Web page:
PAUL FLANAGAN | PNG Economics
CANBERRA – Papua New Guinea’s supplementary budget, due out this week, is a key document for rebuilding investor confidence. Can it demonstrate the resilience of the great PNG Hunters win on Sunday?
There has been encouraging news over the last few weeks from new Treasurer Charles Abel. This included a commitment to better processes of consultation, better transparency and indication of a willingness to cut electoral funds.
The sale of the Oil Search shares, though, was an awful initial mistake.
The PNG investment conference in Sydney earlier this month was also an opportunity to build investor confidence in PNG. How did it go?
In an earlier article I suggested three key questions for potential investors. Here are my answers.
PNG’s business stance
There was a strong sense that the new government was taking a much more pro-business stance than its predecessor. This was more inclusive of the non-resource sector including agriculture, tourism and other investment options.
I was pleasantly surprised by planning minister Maru’s presentation. He stated the new government’s first priority was economic growth and that the government recognised that it needed the private sector to help generate this growth.
There was probably too much emphasis on import replacement relative to export opportunities but overall the messaging was very good.
However, there is a need for better information to be provided as current figures being quoted are simply inaccurate (such as a greatly exaggerated level of rice imports).
The governor of the central bank was less impressive. The objectives of higher and more diversified growth are commendable; however there was no indication of any action to address a major barrier to growth caused by the exchange rate being fixed at too high a level.
The central bank has the simplest lever to help rebuild confidence in the economy but it is failing to use it.
Rebuilding confidence and helping growth would be greatly assisted by moving to a more competitive exchange rate and freeing foreign exchange restrictions – see here.
And the governor’s focus was on import replacement rather than an export orientation. PNG’s long-term potential needs more of an outward orientation to the possibilities of the Indo-Pacific region. And this means thinking about exports even more than import replacement.
The panels from businesses operating in PNG were generally reassuring, especially over medium-term prospects. There is nothing to match the views of those with skin in the game.
There were also practical panels on the legal obligations of investors as well as pragmatic issues such as dealing with health challenges in PNG.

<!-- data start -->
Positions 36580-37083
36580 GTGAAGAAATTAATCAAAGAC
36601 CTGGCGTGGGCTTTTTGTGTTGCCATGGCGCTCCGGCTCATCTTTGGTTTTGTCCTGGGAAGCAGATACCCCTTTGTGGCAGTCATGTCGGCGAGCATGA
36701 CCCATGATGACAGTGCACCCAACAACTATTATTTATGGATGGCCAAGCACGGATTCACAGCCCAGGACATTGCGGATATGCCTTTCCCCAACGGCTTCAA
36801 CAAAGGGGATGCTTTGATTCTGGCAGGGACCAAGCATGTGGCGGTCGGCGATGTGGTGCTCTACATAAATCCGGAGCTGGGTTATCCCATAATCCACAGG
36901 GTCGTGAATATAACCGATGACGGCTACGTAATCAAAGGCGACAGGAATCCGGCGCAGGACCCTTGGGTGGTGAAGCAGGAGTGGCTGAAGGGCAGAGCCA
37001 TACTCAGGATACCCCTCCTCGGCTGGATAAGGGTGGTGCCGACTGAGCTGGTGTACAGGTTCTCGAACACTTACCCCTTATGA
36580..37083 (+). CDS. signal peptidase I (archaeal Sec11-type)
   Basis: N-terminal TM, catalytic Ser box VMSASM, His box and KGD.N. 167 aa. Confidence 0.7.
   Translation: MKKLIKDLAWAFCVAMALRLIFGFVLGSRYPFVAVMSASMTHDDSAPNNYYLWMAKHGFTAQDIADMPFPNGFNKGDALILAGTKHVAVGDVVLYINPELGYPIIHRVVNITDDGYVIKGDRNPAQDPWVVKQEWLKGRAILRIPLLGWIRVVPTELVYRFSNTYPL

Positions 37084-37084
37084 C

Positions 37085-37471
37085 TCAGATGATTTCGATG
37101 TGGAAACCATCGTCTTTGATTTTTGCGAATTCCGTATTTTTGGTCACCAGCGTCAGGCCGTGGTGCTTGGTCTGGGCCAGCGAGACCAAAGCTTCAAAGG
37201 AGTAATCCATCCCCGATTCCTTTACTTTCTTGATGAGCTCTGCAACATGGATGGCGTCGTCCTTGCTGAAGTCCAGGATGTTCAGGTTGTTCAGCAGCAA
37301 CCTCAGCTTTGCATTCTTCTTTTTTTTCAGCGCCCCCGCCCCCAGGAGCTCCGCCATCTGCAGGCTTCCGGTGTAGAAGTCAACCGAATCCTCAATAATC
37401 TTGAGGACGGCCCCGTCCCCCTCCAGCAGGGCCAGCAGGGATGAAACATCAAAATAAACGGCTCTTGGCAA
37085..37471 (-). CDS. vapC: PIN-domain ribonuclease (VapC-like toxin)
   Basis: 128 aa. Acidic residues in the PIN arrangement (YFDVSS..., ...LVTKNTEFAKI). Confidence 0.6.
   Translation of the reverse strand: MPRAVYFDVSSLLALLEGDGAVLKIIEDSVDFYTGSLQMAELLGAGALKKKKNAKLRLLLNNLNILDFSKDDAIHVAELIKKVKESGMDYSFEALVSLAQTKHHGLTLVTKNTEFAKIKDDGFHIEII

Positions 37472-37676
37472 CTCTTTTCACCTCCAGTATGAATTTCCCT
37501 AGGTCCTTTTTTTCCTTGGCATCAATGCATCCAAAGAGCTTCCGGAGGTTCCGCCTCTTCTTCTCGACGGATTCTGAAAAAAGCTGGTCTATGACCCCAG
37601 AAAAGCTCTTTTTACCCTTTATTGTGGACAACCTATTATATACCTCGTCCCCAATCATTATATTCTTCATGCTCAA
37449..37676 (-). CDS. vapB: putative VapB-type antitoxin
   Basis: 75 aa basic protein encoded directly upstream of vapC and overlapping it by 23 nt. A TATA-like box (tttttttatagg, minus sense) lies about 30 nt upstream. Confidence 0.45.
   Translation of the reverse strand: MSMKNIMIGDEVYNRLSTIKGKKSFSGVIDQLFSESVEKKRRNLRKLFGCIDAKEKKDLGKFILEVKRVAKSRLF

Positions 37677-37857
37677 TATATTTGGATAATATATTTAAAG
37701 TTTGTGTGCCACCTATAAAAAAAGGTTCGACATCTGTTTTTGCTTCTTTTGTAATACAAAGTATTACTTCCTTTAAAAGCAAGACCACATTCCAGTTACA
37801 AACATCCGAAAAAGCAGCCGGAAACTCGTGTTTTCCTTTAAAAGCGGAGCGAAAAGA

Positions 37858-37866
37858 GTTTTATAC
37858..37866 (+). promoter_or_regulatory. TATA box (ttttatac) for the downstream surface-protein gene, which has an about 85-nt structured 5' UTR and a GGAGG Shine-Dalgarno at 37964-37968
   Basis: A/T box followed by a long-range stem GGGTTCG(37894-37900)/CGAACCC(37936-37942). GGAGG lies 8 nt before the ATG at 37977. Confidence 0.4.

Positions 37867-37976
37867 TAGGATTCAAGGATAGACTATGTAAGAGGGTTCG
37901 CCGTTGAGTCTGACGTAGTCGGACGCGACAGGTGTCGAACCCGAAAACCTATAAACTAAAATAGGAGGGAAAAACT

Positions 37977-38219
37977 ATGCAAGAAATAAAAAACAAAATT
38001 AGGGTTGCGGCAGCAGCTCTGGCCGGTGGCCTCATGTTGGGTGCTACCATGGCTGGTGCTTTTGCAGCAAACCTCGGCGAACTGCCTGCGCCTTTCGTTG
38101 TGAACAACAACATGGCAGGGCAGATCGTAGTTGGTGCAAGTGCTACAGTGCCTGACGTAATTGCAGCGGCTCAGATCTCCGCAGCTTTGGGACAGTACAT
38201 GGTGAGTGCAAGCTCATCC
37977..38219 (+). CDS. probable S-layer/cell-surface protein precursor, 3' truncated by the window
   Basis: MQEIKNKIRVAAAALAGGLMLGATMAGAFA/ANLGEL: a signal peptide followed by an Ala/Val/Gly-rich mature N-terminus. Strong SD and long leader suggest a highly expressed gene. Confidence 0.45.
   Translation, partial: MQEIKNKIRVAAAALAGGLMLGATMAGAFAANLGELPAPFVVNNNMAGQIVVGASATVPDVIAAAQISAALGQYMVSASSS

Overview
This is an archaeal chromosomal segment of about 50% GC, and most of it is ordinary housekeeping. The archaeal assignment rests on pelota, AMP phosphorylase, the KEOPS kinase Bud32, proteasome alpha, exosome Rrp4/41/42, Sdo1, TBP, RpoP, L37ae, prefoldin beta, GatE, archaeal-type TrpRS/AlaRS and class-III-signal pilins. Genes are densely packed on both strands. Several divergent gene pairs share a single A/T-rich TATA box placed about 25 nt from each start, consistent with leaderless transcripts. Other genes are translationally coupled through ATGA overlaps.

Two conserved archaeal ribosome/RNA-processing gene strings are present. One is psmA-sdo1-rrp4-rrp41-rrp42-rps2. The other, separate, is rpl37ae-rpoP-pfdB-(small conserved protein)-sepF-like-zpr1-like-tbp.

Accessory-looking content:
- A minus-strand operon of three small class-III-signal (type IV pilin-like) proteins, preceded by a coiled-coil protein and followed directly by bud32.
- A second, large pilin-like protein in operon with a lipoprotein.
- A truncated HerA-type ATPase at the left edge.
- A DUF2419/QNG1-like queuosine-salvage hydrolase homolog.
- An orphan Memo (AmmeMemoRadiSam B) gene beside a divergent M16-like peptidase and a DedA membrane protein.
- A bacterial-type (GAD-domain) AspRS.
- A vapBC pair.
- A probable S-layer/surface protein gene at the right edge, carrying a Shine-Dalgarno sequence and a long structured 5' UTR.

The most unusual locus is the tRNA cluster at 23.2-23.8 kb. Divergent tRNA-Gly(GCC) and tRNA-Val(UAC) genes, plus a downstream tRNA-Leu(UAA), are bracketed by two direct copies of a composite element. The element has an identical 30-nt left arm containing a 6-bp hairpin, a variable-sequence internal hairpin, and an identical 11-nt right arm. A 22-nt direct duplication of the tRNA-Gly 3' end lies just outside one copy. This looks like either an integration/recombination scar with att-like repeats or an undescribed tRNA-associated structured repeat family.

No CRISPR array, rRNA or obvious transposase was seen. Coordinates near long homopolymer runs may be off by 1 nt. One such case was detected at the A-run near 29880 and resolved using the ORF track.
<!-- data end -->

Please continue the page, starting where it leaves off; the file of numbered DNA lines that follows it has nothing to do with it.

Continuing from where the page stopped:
Money in, money out?
There is no doubt that a very major challenge facing existing businesses in PNG is that they cannot get their money out. This is a major concern for any investor, new or old.
The inability of businesses to get money out also leads to many distortions in the economy. Ironically, this has some benefits for the government as it encourages businesses to park their money in government securities while waiting.
So what are my peers doing?
This was probably the most depressing element of the conference. Not so much in what was said, but in actions on the ground. There were only about 200 people at the conference. Even though attendance was at senior levels, one would have hoped for many more.
When looking at government portals to encourage investment in PNG, such as the Investment Promotion Authority, it is a concern that economic and investment information hasn’t been updated over the last few years and that the once commendable online registration processes are currently offline.
There would seem to be easy fixes to improve the way PNG presents itself to investor peers. It is still not clear to me why there was another PNG investment conference held in Brisbane in August. A more unified approach would be helpful, along with some additional assistance to the Investment Promotion Authority.
There was a fascinating session on other investment possibilities in the Pacific. The Fiji presentation was particularly notable in that it seemed to have very few of the major challenges facing PNG.
However, as noted by businesses that were operating in both PNG and Fiji, the advantage of PNG is the potential upside of a much larger market (eight million people in PNG and just under one million in Fiji).
Overall, the new PNG government still has some way to go to convince new investors that the medium to longer-term opportunities are worth the risks demonstrated over the last few years.
There are some positive noises from the new government including from the new Treasurer and Planning Minister. But the central bank could be doing much more to promote investment and growth by correcting the current foolish exchange rate policy.
The 2017 supplementary budget, and more importantly the 2018 budget due in November, will more clearly demonstrate whether investors can be confident that PNG has a credible path out of the current mess.
Consistent messaging between the Treasurer and prime minister will be important, as will be transparency on the real state of government finances (including state-owned enterprises such as Kumul Petroleum and the real costs of the Oil Search share purchase).
Let’s hope economic policy over the next few months does as well as the PNG Hunters.